LOGAN – A Hocking County man who’s suing current and former Logan Police officers in federal court for allegedly violating his civil rights has been told by a judge for the second time that he needs to rewrite and re-file his legal complaint.
In an opinion and order issued April 23, U.S. Magistrate Judge Kimberly A. Jolson of the U.S. District Court for the Southern District of Ohio, Eastern Division, ordered plaintiff Andrew M. Smigelski of Sugar Grove to file a second amended complaint by Friday, May 7.
The judge cited around 140 paragraphs currently included in Smigelski’s lawsuit that he will have to delete, because they are immaterial or “impertinent” to any legal claim Smigelski is making. Four other paragraphs, the judge found – in which Smigelski claims that one of the defendants is a neo-nazi and a white supremacist – will need to be removed because they are “scandalous in content.”
In his original federal lawsuit, filed last year, Smigelski alleged that he was subjected to unlawful search and seizure and excessive force during the course of being arrested, charged and jailed in connection with an alleged 2018 dispute he had with his neighbors.
In connection with this dispute, Smigelski was convicted of misdemeanor menacing in 2019 in Hocking County Municipal Court; he appealed that conviction to Ohio’s Fourth District Court of Appeals but lost. He then filed his federal civil rights lawsuit.
The first version of his federal suit named more than 20 defendants including the FBI, and raised multiple constitutional claims. Because he was acting as his own attorney and filing the suit in forma pauperis – meaning he is not responsible for its costs – the court was required to analyze the merits of his claims, and to dismiss any that were frivolous, malicious, failed to state a claim on which relief could be granted, or sought money damages from a defendant who was immune to such damages.
After that initial review, Jolson dismissed much of Smigelski’s original suit and told him to file a revised version, in which the only defendants permitted were three current Logan Police officers — Gregg Cluley, Ryan Gabriel and Ben Skinner — and one former officer, Josh Mowery. The judge approved Smigelski to sue Cluley for alleged misrepresentation in obtaining a search warrant, and the others for alleged use of excessive force. She also ruled that the officers could be sued only in their individual capacities, not in their official police roles.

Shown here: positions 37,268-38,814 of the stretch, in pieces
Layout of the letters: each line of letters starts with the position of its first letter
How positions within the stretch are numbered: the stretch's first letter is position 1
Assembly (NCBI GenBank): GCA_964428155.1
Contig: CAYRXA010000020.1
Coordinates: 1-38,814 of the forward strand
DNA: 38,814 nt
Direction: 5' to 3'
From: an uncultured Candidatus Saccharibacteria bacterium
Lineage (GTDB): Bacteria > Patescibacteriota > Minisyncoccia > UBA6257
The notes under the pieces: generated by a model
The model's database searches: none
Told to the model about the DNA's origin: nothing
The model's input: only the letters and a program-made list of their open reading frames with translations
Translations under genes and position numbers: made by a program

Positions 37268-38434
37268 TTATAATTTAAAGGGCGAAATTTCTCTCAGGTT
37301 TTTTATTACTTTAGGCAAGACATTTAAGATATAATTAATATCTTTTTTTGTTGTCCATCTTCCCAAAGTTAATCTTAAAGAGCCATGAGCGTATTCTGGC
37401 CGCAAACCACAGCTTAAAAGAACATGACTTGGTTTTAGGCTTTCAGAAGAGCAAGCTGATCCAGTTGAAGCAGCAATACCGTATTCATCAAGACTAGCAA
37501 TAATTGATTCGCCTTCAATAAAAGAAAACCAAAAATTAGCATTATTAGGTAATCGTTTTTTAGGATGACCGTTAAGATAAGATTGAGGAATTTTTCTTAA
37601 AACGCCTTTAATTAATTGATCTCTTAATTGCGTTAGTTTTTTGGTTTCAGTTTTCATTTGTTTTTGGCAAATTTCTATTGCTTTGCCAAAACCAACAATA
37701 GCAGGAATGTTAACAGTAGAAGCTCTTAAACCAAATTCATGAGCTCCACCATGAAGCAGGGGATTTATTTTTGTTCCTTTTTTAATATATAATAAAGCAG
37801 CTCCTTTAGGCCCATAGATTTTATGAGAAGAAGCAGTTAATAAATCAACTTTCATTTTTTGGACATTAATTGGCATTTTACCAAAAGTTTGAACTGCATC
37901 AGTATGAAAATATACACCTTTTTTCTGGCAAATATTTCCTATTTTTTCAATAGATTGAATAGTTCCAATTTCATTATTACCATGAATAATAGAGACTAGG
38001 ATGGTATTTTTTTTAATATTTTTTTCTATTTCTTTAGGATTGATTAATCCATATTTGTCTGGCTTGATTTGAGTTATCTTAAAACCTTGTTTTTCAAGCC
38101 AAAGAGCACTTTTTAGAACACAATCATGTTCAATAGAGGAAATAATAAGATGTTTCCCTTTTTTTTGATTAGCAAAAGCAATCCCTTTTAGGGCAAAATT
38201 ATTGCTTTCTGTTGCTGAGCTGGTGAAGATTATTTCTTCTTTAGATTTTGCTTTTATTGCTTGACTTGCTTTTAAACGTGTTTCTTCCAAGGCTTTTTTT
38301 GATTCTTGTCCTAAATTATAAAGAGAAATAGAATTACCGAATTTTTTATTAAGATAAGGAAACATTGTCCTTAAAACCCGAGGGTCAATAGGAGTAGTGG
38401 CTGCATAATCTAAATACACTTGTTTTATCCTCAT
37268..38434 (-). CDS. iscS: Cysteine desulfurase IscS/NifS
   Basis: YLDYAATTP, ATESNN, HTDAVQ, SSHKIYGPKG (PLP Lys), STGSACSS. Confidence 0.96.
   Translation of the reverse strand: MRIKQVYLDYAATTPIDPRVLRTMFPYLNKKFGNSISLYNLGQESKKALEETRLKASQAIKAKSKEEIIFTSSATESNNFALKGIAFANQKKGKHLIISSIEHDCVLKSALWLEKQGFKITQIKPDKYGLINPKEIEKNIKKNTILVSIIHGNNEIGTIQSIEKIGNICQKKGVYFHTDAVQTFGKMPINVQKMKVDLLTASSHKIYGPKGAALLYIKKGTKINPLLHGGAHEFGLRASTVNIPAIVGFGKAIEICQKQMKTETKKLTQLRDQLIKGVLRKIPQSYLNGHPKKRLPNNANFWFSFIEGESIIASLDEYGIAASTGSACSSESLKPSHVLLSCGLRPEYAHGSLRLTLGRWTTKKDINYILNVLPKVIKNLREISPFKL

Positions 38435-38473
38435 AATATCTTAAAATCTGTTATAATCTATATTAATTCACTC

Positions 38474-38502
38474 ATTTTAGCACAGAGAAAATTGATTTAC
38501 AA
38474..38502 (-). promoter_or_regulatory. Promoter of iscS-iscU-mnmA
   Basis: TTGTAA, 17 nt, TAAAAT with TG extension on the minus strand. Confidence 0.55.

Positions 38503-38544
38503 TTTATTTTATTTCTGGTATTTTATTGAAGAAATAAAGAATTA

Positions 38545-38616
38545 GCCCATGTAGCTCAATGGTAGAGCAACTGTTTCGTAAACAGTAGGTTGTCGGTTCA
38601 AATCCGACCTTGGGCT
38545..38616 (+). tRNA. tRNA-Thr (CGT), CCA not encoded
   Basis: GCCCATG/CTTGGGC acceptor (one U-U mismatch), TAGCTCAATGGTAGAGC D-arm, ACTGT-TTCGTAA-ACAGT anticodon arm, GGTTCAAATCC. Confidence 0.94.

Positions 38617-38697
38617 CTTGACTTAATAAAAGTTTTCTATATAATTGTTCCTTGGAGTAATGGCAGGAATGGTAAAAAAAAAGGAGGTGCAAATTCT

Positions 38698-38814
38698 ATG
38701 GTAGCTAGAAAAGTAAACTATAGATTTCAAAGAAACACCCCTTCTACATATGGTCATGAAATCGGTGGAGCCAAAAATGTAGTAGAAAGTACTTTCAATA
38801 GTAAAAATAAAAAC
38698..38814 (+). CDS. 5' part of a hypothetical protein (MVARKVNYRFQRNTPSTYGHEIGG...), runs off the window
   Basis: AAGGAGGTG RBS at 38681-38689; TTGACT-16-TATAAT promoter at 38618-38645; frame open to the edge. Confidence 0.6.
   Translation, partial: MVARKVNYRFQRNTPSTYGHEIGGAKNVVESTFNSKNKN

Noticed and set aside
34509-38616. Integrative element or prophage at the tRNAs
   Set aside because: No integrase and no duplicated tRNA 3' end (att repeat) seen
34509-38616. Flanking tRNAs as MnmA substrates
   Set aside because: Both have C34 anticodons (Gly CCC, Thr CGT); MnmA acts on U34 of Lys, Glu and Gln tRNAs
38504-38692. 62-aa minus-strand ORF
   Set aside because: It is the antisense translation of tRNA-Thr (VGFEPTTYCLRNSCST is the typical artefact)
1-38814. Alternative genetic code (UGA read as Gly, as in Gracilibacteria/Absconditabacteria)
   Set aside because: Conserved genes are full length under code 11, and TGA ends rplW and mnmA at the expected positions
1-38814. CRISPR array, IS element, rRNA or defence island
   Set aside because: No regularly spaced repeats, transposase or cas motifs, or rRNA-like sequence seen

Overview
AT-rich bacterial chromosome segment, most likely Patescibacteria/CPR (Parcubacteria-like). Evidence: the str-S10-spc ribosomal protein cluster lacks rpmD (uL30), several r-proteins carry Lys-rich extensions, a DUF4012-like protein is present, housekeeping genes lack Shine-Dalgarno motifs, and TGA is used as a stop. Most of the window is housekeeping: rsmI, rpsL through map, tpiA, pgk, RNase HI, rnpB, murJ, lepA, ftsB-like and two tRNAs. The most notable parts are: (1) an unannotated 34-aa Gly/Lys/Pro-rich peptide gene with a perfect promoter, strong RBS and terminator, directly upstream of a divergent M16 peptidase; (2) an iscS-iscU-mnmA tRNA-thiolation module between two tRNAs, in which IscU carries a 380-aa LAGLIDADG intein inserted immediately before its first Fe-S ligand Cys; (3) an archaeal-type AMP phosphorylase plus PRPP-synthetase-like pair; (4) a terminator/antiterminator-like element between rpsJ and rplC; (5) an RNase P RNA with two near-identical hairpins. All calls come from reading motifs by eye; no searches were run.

Smigelski filed an amended version of his lawsuit in accordance with Jolson’s order, and the defendants responded with motions asking either that the suit be dismissed, or that Smigelski be required to remove great swaths of content from it as irrelevant or scandalous. In her latest opinion and order, Jolson grants most of what the defendants have asked for, short of dismissing any of the defendants.
She also reiterates what she has said in previous court filings: That Smigelski can sue Cluley on the bad search warrant issue; the three other officers on the excessive force issue; and an unidentified guard or guards at the Southeastern Ohio Regional Jail in Nelsonville for allegedly violating his constitutional rights by collecting his DNA.
Finally, Jolson orders that because the second version of Smigelski’s complaint did not specify what damages or other relief he is seeking, he needs to make those points clear in his revised complaint.